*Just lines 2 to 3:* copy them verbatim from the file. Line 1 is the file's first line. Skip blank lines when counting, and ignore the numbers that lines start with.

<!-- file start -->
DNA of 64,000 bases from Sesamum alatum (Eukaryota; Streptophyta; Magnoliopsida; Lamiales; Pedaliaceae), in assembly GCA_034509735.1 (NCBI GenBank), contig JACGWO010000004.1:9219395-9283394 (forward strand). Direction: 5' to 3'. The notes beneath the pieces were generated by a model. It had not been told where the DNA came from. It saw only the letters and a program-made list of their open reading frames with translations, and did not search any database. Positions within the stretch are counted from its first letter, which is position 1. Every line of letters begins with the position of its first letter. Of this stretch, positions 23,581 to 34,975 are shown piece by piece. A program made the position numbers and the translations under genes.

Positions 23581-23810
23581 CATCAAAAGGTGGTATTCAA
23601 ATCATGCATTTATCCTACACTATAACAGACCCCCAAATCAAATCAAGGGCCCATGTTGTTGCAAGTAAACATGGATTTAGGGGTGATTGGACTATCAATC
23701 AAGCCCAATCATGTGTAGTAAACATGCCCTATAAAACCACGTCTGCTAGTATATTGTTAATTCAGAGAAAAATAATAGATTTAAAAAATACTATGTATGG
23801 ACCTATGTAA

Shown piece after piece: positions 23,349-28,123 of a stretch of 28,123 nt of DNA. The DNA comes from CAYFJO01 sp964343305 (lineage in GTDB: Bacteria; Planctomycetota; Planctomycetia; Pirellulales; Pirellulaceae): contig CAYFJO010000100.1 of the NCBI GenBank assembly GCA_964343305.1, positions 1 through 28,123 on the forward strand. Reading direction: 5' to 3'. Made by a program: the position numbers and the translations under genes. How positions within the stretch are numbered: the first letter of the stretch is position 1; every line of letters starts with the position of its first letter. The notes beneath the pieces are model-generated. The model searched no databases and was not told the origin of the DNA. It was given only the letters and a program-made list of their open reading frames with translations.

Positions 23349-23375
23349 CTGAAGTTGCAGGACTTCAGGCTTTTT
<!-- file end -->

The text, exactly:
Positions 23581-23810
23581 CATCAAAAGGTGGTATTCAA